I woke up bright and early and hubby and I drove to Vanderbilt. I was tired and hungry (no food! no coffee!! oy!) but really excited. I knew that the surgery that I was about to have would change my life, and I was ready. Thankfully, everyone was on time that morning, and I didn't have any unnecessary waiting...I was checked in and whisked back to pre-op.
In pre-op they confiscated my hearing aid and then proceeded to talk to me and ask lots and lots of questions, which was both funny and annoying. Hubby was able to stay long enough to help me understand some of it, but they soon asked him to leave and I was at the mercy of two male nurses that I couldn't understand at all. They gave up on me pretty quickly and found a woman for me to talk to, and I could lip-read her MUCH better!! We got through the questioning, FINALLY, and they gave me a surgical cap and marked the ear to be operated on. I was astonished when an intern came in and said that they would be operating on my RIGHT ear, because that wasn't what we had been planning, so we had a bit of momentary confusion while she checked and re-checked, and finally verified that yes, we were doing the LEFT ear. *whew* Then Dr. Haynes came in just as the funny anesthesiology dude was about to put something in my IV. He looked at the fellow and said, "Don't do that! I want to talk to her a minute!" and then basically asked how I was doing, and if I was ready to go....just checking to make sure everything was OK...awwwwww :) After that little interchange he gave the go-ahead for the anesthesiologist. About one minute later they started wheeling me down the hall. I remember feeling fuzzy, half sitting up and turning to one of the nurses, and saying, "Wow! This stuff works fast!"...my very last memory.
The whole surgery was over in an hour or so...don't ask me...I don't remember it. I do remember waking up to a nice nurse beside the bed. She asked me if I wanted to get up and go to the bathroom and I told her I did. So she got me up, got me to the bathroom, and I immediately threw up. Lovely. She asked me if I wanted a Pepsi, and I did. Drank the whole thing and threw it up. At that point she asked if I wanted something for nausea, and I did. Don't remember anything after that, because it knocked me flat. I do remember waking up and her asking if I wanted to go home. I said, sure, whatever. Then I threw up again, and conked out. Woke up probably an hour later and hubby was sitting there. He told me that I could go home if I wanted to (I vaguely remembered already hearing that piece of news) and I told him, sure thing, get me up and out of here. Then I threw up again, and they gave me something for it, and I conked out...again.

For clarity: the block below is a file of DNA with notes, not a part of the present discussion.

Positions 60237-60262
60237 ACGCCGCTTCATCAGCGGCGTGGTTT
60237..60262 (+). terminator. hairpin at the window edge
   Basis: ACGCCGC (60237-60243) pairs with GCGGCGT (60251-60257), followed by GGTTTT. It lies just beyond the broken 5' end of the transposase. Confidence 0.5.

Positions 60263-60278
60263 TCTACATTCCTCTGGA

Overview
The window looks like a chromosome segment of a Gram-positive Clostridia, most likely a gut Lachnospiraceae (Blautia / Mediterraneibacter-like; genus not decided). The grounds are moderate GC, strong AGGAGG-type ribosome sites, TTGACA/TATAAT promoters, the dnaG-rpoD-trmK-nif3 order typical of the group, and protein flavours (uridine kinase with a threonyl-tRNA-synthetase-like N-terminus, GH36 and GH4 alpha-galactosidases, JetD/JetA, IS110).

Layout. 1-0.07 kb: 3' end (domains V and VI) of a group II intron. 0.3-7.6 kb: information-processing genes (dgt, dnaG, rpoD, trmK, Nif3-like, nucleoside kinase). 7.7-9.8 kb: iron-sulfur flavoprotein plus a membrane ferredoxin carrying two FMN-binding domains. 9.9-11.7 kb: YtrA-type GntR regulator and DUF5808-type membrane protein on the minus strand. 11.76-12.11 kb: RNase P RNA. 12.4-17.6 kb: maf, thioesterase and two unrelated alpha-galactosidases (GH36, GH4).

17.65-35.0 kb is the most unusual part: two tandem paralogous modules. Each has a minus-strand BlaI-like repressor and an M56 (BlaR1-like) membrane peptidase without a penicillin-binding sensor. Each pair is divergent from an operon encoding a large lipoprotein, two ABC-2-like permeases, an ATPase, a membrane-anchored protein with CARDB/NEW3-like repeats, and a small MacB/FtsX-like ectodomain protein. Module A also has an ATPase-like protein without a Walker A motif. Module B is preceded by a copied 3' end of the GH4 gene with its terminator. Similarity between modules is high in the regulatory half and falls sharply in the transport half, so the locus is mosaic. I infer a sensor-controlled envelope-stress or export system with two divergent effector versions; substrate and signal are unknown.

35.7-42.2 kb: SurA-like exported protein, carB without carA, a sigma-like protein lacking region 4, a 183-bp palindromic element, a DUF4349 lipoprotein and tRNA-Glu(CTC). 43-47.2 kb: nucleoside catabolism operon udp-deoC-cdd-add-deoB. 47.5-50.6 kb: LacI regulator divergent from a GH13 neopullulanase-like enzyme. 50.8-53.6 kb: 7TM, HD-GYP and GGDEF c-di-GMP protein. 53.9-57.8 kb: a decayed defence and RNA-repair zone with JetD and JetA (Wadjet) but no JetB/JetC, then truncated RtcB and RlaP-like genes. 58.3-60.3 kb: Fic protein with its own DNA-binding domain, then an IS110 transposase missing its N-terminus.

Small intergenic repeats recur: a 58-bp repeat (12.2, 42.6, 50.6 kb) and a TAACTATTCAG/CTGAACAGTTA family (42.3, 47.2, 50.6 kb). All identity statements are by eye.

Yet another hour later, I woke up, and this time hubby was ready...he had a wheelchair there for me to be shoveled into and carted out to the car. And yes, I was sick again...several times. He dropped me off at the house (the kids weren't there) and went to pick up my prescriptions. He came back bearing medicine and chocolate. The medicine, I wanted...the chocolate, no (it took several days before I was really up to eating again). I spent the next few days mostly sleeping (THANKFULLY, the nausea stopped after the first day). I didn't have a lot of pain...it was uncomfortable, but not horribly painful....I did take the pain pills, but more to help me sleep soundly then to stop pain. The top half of my ear felt like it was asleep, and it stayed that way for several weeks. I had a strong metallic taste in my mouth for several weeks, as well...strange! I had no tinnitus in the implanted ear...mainly because there weren't any hearing nerves left to kill off, I think...all gone years ago. I was HORRIBLY dizzy, though, and had to literally hold on to the walls to walk...forget about walking up and down stairs or driving. The worst of it was over in a couple of weeks, but I still had a good bit of it at activation, a month later.
A year later, I feel great. I can feel the implant under the skin...it's wild...but it doesn't bother me...I think that, aside from the first couple of weeks after surgery, I have slept on it every single night. It's a part of me now.
I am SO glad I did this. If you had asked me several months ago, I wouldn't have been able to give you the same answer, but after suddenly losing everything in my good ear this past March, it has been my lifesaver. It has given me sound that I never thought I would have in an ear that was never supposed to hear. It's far from perfect hearing but what I do have helps me so much. Most CI users report that they continue to see improvement over time...for several years....and I have that to look forward to...plus, new doors will be opened for me in November when I start the entire saga all over again!!
Happy first anniversary to my bionic ear today!! :) Any questions? I would LOVE to answer them!
Love y'all....... :)